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Author Topic: What are you playing?  (Read 14872 times)
« Reply #135 on: February 19, 2015, 08:51:32 AM »

mildly-irritated scientist
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Lt Fennec
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I have been playing World of Tanks. Mostly grinding through my Bishop SPG, but also working toward the KV-2.
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(14:33:11) VirBot: Tvorsk logs into the Chat.
(14:34:14) * Lt_Fennec salutes
(14:36:53) Tvorsk: G'day, Lieutenant.
(14:37:00) Tvorsk: You know this is a casual place, right?
(14:38:05) Lt_Fennec: Eh, I'm saluting casually.
(14:38:15) Tvorsk: That vorks, I guess. Red Fox Grin
« Reply #136 on: February 19, 2015, 10:22:00 AM »

A Quiet Scientist
"Life without knowledge is death in disguise."
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BlueDragon62
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I knew somewhat where to go based on previous knowledge, but did look up where to go in the later stages.  It does somewhat ruin the effect, as that really was what the game was designed around.  It's quite fascinating reading the lore and game play hints in old issues of Nintendo Power from the eighties.

Seeing what Nintendo Power had to say about it would be very interesting, indeed!  Thinking back on the state of games in the 80s, particularly ones with very cryptic secrets that were required to be discovered to finish the game (Dragon Warrior, Castlevania 2: Simon's Quest, Zelda, etc.), I feel it was probably a marketing strategy by Nintendo to intentionally make aspects of the games nearly impossible to figure out without the aid of Nintendo Power and other Nintendo sponsored game guides of the time.  Given that the internet wasn't available to freely provide this information as it is today, Nintendo certainly made a lot of additional revenue on these guides.

My siblings and I had a box of old NES guidebooks, Nintendo Power issues, and the like from 80s tucked away in my parents' attic.  Might be worth dredging it out the next time I visit my parents for an extended stay...certainly would be nostalgic, at the very least!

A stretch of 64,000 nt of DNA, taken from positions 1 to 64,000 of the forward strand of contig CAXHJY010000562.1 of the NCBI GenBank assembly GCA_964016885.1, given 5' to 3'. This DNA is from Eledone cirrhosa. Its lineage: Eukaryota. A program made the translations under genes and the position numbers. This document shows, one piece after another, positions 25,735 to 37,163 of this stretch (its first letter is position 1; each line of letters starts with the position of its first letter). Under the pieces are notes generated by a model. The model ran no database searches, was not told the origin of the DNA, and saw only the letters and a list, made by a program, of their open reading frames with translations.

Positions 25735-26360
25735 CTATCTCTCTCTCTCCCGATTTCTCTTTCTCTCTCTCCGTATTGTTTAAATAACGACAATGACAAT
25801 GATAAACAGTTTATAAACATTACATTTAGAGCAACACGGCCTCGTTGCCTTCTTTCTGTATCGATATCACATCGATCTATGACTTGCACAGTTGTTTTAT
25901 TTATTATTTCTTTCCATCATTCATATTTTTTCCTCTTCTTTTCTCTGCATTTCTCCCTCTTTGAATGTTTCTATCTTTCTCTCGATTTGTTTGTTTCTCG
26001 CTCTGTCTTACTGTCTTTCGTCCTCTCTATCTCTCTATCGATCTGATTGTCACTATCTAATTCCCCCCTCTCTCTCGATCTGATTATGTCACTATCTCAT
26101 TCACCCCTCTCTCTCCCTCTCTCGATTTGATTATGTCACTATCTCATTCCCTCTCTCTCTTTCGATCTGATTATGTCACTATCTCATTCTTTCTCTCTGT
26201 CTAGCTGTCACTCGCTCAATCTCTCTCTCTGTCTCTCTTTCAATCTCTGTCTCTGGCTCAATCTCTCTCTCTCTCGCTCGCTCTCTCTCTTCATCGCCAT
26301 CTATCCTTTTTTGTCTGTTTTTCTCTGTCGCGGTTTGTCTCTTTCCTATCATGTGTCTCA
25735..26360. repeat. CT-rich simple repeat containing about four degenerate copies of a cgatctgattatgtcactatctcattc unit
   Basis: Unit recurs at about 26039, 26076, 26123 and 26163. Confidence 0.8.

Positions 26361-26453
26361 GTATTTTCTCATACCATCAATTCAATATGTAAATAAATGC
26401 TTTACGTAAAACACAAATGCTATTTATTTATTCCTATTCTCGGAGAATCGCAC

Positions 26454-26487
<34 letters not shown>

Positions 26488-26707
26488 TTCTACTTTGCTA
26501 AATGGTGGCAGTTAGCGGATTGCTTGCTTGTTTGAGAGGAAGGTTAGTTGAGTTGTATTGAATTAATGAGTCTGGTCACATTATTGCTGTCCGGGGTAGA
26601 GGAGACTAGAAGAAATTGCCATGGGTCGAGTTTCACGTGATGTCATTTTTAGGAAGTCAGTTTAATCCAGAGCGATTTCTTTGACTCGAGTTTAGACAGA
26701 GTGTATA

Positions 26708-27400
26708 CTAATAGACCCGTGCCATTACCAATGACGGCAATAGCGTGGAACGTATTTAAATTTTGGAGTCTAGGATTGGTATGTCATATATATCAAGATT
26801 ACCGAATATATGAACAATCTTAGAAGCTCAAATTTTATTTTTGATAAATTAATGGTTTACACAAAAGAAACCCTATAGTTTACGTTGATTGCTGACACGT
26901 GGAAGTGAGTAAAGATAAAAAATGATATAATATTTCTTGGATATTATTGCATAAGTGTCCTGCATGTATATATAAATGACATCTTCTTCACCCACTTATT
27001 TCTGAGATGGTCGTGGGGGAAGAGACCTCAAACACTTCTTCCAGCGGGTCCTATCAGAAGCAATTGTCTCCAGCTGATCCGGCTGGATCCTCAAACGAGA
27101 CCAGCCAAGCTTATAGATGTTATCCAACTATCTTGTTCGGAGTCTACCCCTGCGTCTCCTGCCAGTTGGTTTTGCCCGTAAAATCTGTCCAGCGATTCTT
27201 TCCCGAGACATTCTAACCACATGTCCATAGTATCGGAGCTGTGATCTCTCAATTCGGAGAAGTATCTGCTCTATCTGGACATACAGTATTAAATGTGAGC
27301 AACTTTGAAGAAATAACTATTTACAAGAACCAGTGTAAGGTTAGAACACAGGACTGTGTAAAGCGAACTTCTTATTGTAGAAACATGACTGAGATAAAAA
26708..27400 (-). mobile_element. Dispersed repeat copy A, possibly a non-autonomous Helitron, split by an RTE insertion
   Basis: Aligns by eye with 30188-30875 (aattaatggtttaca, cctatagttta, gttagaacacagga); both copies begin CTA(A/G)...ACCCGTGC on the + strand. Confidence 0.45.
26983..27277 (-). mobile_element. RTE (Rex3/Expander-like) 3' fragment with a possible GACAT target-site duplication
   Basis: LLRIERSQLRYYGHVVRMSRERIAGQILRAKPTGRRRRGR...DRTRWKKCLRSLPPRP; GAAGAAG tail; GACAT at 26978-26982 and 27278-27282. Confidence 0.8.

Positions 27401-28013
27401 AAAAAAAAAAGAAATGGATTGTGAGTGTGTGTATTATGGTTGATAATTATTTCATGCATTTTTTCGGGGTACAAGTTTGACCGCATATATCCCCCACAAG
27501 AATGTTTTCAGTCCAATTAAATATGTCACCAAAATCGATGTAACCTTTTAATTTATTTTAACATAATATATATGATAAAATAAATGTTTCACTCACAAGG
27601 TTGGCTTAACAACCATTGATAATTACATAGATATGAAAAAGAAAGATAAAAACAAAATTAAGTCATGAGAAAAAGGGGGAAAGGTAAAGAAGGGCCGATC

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« Reply #137 on: February 19, 2015, 12:17:04 PM »

Abominable abomination of abominablishness
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Radioactive_Toast
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I remember that one forest area in the southwest of the original Zelda map where it would not let you progress unless you went in a specific combination of cardinal directions on the same repeating screen.  We actually resorting to CALLING Nintendo (remember this was back when long distance calling was serious business and cost a lot more) to get the combination... then a few months later my dad somehow lost it.
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Quote from: The Pink Panther Strikes Again
François: "Do you know what kind of bomb it was?"
Chief Inspector Clouseau: "The exploding kind.  Mark my words, François, sinister forces are at work."
« Reply #138 on: February 28, 2015, 01:46:11 PM »

A Quiet Scientist
"Life without knowledge is death in disguise."
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BlueDragon62
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Back on topic...!

In my free time (of which there has been very little for the past several weeks), I have been booting up the old Castlevania games on various emulators, and attempting to finish them in legit play throughs (no save states, no frame slowdown, or other various emulator benefits).  Thus far I managed to finish Castlevania Dracula X: Rondo of Blood, an amazing game for the PC Engine (TurboGraphix16) that was, sadly, never released outside of Japan (probably the best 'linear-style' Castlevania), and Super Castlevania 4 for the SNES.  Both were quite challenging, but certainly doable.

At present, I'm trying to beat the original Castlevania and Castlevania 3 (both for the NES).  Each of these games is far harder than the two I mentioned above, with CV3 being, arguably, the hardest in the series. As for the original Castlevania, I am stuck on Stage 5 and the Death boss battle, and in Castlevania 3 I've not even reached the point where you enter the castle yet (stuck on the stage before it).  Quite challenging, heh heh!
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